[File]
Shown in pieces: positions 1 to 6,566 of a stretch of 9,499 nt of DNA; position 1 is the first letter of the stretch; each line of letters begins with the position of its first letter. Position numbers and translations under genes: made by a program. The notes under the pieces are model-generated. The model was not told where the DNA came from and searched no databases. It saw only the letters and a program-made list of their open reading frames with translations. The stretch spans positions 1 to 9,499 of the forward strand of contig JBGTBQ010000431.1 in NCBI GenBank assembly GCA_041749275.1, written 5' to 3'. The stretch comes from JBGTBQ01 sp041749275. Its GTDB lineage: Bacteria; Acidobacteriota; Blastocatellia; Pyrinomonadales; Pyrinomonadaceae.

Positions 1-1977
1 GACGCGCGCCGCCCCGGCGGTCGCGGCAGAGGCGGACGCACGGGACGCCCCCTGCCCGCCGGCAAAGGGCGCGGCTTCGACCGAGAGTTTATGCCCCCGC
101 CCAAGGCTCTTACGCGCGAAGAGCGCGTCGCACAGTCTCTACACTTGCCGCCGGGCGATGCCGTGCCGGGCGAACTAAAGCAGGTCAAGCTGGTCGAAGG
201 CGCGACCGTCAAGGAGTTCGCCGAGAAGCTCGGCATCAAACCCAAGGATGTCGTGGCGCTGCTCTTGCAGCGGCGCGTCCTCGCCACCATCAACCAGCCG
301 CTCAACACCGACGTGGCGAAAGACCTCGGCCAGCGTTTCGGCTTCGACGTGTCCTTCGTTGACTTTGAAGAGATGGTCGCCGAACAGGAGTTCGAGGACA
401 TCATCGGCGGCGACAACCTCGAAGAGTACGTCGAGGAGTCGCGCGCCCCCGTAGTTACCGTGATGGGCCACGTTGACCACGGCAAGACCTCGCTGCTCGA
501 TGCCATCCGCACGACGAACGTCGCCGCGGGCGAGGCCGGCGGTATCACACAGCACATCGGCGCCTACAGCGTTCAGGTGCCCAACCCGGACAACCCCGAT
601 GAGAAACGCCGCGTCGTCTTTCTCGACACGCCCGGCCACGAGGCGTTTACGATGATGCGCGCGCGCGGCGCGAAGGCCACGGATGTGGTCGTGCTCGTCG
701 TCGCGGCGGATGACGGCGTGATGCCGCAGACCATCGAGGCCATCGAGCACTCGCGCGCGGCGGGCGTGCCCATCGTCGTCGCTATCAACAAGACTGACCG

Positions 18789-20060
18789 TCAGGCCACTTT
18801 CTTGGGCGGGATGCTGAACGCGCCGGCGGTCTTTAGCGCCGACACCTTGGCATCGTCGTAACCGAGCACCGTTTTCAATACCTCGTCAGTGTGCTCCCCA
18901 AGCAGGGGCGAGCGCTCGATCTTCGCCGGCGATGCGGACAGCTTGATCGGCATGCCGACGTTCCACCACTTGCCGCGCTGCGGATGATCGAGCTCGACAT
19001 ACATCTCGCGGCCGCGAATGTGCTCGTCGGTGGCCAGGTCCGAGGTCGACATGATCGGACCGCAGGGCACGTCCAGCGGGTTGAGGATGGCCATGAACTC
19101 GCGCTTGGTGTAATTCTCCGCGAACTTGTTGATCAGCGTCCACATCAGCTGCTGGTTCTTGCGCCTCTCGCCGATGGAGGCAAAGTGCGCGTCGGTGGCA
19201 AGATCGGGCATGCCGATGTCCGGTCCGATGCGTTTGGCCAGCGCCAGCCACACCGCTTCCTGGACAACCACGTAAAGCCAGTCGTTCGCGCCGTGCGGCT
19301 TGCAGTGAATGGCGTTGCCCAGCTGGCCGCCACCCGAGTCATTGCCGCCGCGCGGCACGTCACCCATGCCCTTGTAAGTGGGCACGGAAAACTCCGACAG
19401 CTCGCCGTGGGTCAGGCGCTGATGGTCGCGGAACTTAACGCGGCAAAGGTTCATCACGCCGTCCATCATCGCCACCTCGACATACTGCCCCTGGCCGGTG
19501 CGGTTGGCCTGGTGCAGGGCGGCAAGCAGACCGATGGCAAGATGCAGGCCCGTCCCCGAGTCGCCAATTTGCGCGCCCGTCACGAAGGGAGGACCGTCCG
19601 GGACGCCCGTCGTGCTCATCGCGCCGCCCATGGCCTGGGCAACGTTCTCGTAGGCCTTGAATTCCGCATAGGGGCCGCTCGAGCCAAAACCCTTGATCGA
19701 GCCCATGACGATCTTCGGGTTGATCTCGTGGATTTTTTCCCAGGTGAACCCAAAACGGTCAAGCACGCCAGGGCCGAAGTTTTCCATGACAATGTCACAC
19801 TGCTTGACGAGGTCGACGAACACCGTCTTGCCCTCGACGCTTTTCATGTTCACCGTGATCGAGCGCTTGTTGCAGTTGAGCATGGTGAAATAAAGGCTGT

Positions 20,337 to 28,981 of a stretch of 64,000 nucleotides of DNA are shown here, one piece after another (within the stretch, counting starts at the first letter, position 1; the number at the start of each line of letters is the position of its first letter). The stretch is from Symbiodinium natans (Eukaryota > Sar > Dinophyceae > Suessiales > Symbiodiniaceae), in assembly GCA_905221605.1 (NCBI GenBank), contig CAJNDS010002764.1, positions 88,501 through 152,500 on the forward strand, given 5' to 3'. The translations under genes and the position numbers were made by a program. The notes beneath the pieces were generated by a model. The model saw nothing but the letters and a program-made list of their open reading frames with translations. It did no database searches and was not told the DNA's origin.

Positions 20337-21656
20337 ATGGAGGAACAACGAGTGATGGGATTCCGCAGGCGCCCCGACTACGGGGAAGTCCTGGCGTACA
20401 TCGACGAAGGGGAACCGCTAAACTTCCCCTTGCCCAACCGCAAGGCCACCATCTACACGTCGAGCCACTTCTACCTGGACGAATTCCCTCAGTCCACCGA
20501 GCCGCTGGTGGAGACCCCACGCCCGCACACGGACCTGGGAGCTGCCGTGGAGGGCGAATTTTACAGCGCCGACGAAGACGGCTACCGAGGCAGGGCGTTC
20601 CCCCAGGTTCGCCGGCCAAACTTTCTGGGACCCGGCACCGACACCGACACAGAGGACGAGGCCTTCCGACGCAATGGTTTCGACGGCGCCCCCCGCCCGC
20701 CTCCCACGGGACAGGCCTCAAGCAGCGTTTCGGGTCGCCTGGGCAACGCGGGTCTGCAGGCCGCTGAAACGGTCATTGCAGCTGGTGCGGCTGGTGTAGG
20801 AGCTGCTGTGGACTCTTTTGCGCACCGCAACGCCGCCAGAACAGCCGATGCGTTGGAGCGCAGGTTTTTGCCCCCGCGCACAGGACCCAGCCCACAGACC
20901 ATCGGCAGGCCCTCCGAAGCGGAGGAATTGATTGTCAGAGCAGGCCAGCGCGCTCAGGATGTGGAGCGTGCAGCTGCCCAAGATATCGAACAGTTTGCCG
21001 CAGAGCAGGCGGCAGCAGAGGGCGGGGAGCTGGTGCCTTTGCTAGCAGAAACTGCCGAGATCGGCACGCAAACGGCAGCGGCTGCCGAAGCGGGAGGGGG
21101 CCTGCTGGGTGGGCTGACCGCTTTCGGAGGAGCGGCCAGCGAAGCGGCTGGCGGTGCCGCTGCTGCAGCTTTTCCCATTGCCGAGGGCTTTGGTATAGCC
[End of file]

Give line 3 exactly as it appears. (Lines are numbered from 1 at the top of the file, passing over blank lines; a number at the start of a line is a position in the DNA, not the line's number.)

1 GACGCGCGCCGCCCCGGCGGTCGCGGCAGAGGCGGACGCACGGGACGCCCCCTGCCCGCCGGCAAAGGGCGCGGCTTCGACCGAGAGTTTATGCCCCCGC